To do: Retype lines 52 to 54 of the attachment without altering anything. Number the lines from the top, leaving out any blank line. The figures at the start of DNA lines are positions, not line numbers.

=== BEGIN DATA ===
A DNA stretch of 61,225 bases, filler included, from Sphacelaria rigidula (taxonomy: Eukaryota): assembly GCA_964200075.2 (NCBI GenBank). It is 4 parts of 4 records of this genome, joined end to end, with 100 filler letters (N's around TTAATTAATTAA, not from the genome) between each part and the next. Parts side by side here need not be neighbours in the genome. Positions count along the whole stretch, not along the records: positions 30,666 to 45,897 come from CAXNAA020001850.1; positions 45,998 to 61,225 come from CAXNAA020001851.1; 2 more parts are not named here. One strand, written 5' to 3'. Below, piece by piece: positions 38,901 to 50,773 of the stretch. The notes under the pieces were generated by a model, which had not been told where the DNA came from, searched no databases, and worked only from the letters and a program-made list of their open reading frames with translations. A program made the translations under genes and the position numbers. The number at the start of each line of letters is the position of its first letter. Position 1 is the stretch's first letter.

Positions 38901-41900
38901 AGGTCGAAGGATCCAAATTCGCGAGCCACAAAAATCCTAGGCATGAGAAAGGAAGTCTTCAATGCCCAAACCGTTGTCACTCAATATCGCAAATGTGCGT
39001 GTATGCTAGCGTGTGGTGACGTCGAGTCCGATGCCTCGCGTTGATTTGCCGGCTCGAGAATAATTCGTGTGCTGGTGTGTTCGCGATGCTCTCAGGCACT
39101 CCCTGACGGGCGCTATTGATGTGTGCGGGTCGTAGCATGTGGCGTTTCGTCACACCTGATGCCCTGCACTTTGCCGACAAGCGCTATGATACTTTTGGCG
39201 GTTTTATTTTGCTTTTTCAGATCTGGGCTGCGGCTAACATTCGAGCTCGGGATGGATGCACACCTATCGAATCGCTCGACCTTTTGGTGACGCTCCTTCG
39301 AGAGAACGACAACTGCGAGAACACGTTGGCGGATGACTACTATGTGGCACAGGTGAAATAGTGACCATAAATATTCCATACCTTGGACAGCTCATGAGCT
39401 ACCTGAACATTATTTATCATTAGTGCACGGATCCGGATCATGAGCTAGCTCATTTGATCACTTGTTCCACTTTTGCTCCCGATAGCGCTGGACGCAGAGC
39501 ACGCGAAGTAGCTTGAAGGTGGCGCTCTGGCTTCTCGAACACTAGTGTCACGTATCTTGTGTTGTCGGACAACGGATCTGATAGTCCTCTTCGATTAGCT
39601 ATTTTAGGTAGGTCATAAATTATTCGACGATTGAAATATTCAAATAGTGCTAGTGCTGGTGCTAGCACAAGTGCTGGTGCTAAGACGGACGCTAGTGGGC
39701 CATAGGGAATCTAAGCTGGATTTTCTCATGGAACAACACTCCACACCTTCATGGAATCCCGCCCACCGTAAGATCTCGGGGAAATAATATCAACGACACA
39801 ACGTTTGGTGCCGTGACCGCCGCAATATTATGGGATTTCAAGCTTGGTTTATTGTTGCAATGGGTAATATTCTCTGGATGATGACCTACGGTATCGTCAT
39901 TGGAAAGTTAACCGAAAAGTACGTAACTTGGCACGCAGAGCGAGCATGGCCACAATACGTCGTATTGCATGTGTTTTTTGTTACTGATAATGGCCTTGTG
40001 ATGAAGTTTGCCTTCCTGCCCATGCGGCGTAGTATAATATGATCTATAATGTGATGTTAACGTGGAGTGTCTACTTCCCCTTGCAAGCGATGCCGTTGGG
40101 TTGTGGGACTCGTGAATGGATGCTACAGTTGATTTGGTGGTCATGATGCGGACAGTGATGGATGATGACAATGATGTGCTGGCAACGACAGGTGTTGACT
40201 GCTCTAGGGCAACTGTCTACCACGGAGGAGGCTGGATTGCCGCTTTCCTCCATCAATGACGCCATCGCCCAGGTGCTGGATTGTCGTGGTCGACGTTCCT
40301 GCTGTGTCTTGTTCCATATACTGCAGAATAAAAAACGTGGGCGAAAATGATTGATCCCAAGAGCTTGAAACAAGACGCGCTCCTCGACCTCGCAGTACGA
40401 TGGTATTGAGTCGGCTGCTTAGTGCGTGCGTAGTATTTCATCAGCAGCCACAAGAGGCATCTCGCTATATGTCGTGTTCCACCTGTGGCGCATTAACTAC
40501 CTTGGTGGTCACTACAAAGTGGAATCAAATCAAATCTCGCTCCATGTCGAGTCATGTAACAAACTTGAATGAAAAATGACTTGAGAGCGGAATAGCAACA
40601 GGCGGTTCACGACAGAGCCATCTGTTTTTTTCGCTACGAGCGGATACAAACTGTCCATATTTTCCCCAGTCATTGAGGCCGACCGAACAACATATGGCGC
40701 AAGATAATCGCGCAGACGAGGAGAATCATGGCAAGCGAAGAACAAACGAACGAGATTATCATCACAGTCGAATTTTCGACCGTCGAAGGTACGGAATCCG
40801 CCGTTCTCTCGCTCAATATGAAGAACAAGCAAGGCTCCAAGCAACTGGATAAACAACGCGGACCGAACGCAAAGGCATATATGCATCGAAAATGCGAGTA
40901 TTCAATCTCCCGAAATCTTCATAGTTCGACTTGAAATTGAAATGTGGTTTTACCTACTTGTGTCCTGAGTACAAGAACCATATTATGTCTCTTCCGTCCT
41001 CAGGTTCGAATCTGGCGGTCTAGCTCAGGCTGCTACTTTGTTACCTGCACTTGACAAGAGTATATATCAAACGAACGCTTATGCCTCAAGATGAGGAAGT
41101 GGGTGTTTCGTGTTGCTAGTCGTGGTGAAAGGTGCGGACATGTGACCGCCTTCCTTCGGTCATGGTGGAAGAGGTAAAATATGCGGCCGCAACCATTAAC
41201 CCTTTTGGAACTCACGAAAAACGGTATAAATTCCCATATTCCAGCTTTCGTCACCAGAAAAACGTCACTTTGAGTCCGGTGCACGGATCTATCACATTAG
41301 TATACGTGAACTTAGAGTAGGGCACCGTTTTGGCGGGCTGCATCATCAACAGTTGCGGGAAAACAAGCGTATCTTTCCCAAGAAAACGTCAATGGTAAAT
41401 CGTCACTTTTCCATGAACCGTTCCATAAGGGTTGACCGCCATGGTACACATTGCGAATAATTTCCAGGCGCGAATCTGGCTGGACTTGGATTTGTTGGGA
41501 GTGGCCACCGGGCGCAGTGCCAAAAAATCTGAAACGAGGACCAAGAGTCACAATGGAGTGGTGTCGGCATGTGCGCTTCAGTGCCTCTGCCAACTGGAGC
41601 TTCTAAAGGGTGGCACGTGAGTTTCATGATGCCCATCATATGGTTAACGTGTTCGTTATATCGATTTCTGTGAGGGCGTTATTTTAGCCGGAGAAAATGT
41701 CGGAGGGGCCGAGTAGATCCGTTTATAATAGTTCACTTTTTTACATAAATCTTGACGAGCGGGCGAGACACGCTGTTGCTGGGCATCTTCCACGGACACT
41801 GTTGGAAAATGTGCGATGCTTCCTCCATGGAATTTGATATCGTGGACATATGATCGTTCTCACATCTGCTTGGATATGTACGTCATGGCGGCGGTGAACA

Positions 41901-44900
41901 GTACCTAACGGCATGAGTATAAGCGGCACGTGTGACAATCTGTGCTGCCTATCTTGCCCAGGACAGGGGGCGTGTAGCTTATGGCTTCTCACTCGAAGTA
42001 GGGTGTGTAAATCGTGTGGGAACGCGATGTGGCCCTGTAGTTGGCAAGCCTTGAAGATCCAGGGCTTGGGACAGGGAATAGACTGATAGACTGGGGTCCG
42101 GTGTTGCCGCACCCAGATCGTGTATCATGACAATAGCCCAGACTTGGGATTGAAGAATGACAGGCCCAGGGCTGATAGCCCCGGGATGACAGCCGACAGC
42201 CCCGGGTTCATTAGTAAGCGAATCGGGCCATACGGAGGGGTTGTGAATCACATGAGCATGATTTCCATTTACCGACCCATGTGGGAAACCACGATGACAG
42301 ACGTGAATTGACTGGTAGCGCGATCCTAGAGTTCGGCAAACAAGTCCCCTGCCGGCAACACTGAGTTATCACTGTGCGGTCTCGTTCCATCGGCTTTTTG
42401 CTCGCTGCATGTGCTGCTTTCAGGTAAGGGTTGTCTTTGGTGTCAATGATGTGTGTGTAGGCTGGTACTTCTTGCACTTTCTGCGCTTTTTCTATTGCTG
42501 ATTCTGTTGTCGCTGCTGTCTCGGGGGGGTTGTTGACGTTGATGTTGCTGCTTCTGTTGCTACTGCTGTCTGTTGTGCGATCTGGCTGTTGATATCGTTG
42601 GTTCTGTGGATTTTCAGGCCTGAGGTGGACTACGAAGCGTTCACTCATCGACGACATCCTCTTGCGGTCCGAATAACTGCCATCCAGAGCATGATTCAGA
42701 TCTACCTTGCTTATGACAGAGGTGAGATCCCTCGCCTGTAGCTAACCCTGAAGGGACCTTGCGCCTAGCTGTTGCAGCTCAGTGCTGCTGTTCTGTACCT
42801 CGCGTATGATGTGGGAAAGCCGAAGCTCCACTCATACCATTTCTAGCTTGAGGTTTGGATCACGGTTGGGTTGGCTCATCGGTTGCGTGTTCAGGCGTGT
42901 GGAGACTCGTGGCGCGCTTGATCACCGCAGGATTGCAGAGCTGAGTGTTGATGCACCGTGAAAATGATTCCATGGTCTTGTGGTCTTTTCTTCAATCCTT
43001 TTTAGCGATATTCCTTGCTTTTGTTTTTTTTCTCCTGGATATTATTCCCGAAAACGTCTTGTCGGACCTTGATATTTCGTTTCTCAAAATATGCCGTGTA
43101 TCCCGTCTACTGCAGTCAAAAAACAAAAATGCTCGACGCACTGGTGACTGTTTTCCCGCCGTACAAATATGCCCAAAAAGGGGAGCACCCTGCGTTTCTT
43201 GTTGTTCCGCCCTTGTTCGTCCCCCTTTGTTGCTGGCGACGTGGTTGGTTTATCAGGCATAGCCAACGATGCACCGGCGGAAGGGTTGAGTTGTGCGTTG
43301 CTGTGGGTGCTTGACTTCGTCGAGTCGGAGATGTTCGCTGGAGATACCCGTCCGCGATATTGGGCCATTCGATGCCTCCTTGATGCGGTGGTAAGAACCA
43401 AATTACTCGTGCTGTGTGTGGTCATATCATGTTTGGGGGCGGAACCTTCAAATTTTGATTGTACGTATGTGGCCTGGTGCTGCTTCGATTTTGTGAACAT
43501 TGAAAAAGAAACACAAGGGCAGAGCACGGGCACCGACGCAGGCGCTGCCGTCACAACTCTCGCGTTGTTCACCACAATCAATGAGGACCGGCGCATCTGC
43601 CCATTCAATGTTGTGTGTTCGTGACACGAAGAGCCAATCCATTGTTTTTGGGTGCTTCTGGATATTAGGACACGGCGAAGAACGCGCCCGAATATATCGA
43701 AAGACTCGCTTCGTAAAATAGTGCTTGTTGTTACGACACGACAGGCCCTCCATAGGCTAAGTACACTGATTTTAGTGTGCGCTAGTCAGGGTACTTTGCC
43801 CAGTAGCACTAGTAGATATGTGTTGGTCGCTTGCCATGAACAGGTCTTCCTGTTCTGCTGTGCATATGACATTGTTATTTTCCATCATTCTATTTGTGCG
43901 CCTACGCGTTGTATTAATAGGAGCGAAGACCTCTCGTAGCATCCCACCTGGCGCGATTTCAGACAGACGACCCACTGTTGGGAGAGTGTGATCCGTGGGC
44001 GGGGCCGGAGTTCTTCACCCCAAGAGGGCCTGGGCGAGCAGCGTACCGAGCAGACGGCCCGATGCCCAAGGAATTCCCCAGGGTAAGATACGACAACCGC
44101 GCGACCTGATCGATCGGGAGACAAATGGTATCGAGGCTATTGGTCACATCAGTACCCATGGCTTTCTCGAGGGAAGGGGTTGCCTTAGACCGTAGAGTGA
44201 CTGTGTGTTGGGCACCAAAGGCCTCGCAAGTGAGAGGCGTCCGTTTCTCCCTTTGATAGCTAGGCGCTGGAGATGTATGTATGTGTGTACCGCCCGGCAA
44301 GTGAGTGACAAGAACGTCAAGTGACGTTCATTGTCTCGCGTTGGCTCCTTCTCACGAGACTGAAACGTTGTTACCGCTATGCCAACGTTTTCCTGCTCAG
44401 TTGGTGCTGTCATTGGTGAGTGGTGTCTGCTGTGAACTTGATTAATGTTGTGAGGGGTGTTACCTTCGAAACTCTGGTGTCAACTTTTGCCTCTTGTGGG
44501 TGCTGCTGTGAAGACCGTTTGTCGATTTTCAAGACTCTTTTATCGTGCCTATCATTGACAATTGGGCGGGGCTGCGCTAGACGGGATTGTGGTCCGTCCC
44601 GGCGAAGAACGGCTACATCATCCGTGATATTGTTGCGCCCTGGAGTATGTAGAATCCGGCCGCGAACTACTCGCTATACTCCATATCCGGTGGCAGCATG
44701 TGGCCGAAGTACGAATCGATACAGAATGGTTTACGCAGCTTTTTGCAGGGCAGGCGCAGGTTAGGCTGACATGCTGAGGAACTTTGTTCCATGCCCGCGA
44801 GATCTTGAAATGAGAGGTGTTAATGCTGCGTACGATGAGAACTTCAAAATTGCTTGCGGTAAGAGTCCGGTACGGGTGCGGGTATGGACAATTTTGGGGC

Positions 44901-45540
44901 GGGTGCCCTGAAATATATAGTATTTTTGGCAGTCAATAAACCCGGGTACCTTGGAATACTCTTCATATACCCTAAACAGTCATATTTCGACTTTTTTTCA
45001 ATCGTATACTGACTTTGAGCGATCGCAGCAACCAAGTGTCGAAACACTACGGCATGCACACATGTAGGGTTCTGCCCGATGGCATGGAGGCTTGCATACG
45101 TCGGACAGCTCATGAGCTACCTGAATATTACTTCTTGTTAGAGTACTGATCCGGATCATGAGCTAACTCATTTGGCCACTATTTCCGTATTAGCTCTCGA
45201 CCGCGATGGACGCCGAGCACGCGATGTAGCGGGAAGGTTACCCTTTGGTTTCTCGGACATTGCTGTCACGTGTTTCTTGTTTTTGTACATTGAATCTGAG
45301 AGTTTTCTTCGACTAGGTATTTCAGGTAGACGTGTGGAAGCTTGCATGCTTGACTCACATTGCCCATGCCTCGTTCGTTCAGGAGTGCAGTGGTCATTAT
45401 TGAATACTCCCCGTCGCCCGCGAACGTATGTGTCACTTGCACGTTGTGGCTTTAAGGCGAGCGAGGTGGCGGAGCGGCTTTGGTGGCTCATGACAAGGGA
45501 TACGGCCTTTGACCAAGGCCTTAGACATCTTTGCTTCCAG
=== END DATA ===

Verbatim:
43701 AAGACTCGCTTCGTAAAATAGTGCTTGTTGTTACGACACGACAGGCCCTCCATAGGCTAAGTACACTGATTTTAGTGTGCGCTAGTCAGGGTACTTTGCC
43801 CAGTAGCACTAGTAGATATGTGTTGGTCGCTTGCCATGAACAGGTCTTCCTGTTCTGCTGTGCATATGACATTGTTATTTTCCATCATTCTATTTGTGCG
43901 CCTACGCGTTGTATTAATAGGAGCGAAGACCTCTCGTAGCATCCCACCTGGCGCGATTTCAGACAGACGACCCACTGTTGGGAGAGTGTGATCCGTGGGC